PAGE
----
Fish isn't just an excellent source of protein — it also benefits your heart and keeps you lean. Even fatty fish is a good choice, thanks to its high content of omega-3s. Wild salmon, for example, provides 37 milligrams of sodium, 5.4 grams of fat and 47 milligrams of cholesterol per serving.
As Mayo Clinic notes, salmon and other fatty fish are loaded with unsaturated fats that protect against heart disease. These nutrients fight inflammation, reduce blood clotting and may lower your risk of sudden cardiac death.
If you prefer low-fat fish, opt for cod, halibut, haddock or pollock. There are only 60.4 milligrams of sodium and 0.5 grams of fat in 3 ounces of cod. Halibut contains 70 milligrams of sodium and 1.4 grams of fat per serving. Low-sodium canned tuna is a healthy choice too — just make sure you choose water-packed varieties.
Whole grains may significantly lower the risk of heart disease in adults who have overweight and obesity, according to a 2016 study published in The Journal of Nutrition. Subjects who consumed these foods experienced a 3 percent reduction in body weight, a 6 percent reduction in body fat mass and major reductions in both systolic and diastolic blood pressure. At the end of the study, their LDL cholesterol levels were up to 20 percent lower.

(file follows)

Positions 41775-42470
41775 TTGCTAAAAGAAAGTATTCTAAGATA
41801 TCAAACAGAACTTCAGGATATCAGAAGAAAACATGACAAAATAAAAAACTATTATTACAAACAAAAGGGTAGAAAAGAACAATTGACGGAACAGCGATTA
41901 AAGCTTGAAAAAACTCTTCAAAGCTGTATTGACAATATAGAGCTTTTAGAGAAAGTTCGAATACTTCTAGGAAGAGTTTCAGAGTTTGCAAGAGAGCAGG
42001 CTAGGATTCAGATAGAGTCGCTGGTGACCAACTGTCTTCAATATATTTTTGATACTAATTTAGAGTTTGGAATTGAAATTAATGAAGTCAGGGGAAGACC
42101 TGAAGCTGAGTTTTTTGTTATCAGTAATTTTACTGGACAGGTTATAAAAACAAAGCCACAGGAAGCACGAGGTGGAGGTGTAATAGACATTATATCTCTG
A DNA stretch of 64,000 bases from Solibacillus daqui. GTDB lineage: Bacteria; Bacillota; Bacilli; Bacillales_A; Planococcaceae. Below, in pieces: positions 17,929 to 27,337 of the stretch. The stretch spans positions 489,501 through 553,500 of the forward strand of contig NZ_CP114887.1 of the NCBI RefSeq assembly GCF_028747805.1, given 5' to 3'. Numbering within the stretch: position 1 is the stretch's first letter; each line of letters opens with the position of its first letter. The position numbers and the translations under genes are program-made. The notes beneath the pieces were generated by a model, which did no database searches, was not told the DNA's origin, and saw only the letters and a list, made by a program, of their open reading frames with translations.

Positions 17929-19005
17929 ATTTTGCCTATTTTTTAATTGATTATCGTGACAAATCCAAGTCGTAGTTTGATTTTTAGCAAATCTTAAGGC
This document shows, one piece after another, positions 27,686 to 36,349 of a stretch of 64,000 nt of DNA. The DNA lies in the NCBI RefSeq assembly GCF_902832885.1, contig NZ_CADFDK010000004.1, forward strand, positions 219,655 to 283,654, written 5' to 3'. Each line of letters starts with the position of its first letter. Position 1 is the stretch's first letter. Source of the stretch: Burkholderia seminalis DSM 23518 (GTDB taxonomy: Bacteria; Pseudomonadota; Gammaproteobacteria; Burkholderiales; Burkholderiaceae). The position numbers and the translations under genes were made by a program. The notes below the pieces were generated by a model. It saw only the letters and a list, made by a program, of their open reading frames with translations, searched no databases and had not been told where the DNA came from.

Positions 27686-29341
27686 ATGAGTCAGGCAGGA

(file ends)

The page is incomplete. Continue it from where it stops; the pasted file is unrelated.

Loaded with vitamins, minerals and dietary fiber, whole grains keep you energized throughout the day. They also contain complex carbs that are slowly released into your body without causing blood sugar spikes. Their low-fat and low-sodium content shouldn't be overlooked either.
One cup of wheat, for example, contains 3.4 milligrams of sodium and 3.3 grams of fat. Oats have 3.1 milligrams of sodium and 10.8 grams of fat per cup. The same amount of cooked wild rice provides 4.9 milligrams of sodium and less than 1 gram of fat.
Cheese, yogurt, milk and other dairy foods can be consumed as part of a low-salt, low-fat diet. However, some are quite high in fat and sodium. Six slices of mozzarella provide 38.8 grams of fat and more than 1 gram of sodium. A better choice is low-fat cottage cheese with no sodium added; 1 cup has only 2.3 grams of fat and 29.4 milligrams of sodium.
To stay on the safe side, choose low-fat dairy foods over standard varieties. Be aware that some varieties, such as smoked cheese and Parmesan, are loaded with salt and saturated fats. If you have high cholesterol or high blood pressure, it's better to avoid them.